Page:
Even though the forecast called for rain well into the late afternoon, I decided to take the bike to work and ride home yesterday. When it came time to leave work, the rain had ceased in Sacramento. Texts from home reported rain up in the hills, though, some 39 miles away by bike.
Angry gusts blew hard from the south-east, hitting me with nasty crosswinds for the first half of my ride. The empty bike trail made me wonder if everyone else knew something I didn't. Periods of warm sun interrupted by dark, cold clouds made it difficult to stay comfortable. I finally opted for a jacket; I prefer heat over cold any day.
While riding over the levee the wind seemed to strengthen, bullying me from my right, and I rode at an exaggerated angle to the ground as I leaned into the heavy air.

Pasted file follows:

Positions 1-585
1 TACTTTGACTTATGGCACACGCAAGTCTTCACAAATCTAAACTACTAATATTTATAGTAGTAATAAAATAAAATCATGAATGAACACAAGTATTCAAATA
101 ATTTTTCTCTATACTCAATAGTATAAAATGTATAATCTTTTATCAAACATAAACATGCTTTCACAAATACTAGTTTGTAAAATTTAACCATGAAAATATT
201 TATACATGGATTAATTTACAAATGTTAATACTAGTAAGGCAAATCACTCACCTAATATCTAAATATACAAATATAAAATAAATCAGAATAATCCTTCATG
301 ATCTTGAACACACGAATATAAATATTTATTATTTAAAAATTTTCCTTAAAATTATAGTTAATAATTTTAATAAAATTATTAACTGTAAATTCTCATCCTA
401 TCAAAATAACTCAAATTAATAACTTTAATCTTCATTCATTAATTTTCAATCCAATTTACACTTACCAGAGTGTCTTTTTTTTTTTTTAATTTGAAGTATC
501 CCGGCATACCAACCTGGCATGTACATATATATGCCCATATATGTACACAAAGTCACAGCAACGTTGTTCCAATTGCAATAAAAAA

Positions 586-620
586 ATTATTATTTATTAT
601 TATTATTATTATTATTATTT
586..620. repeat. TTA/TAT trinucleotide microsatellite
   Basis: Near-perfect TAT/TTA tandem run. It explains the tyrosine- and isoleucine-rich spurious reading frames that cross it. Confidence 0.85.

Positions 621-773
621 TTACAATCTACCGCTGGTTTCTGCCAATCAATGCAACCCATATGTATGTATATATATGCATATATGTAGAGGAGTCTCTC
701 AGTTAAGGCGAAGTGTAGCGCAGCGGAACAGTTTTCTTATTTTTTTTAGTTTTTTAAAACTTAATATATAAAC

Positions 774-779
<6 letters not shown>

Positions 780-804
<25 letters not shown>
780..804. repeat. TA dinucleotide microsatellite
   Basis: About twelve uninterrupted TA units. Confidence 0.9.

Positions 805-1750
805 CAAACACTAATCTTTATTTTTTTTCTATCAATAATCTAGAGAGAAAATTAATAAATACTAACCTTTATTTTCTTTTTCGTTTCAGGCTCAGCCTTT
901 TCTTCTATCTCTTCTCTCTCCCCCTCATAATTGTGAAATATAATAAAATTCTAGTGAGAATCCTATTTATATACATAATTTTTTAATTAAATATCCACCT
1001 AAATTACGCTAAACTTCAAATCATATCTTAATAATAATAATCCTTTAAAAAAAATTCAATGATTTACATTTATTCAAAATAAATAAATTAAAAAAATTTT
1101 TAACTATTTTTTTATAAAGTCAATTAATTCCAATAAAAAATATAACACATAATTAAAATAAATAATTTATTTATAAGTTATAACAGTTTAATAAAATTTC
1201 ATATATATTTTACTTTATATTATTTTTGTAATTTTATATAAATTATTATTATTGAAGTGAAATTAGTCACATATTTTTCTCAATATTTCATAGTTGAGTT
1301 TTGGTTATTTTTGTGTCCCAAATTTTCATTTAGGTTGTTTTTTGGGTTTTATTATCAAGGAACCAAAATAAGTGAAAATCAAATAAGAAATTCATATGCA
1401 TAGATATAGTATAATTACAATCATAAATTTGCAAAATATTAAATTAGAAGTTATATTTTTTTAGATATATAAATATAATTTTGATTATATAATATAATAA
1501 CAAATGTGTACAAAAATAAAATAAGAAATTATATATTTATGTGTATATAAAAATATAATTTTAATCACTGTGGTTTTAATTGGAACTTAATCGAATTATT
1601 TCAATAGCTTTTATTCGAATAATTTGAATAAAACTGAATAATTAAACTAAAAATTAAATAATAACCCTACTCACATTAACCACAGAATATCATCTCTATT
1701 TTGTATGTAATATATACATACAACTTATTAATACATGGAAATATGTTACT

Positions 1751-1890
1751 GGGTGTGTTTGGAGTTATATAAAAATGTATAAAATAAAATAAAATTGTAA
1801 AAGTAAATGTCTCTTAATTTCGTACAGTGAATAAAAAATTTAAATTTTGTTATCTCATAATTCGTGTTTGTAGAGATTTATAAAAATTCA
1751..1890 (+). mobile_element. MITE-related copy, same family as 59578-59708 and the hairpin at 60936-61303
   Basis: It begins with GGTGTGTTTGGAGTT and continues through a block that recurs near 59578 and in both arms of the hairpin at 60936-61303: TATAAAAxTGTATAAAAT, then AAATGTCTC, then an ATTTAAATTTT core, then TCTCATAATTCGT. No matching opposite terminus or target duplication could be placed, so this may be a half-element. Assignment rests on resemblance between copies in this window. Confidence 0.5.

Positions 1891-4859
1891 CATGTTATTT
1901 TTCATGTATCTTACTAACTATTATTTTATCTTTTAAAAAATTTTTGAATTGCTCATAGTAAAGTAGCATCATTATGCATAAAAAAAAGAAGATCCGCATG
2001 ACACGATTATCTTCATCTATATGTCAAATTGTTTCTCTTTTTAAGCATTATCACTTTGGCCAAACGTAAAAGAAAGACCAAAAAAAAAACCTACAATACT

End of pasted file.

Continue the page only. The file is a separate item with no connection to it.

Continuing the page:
Once I entered the singletrack, the forest protected me from the wind. The rain left the trails in perfect condition—damp but not muddy.
Leaving Brown's Ravine, my route turned south-east. The real climbing began just as I turned into the wind. Almost every tough climb seemed to conspire with the wind all the way home, doubling the difficulty while halving my speed.
Rain cells blew across the sky, low and mean. At the summits it seemed like I could reach up and touch the clouds.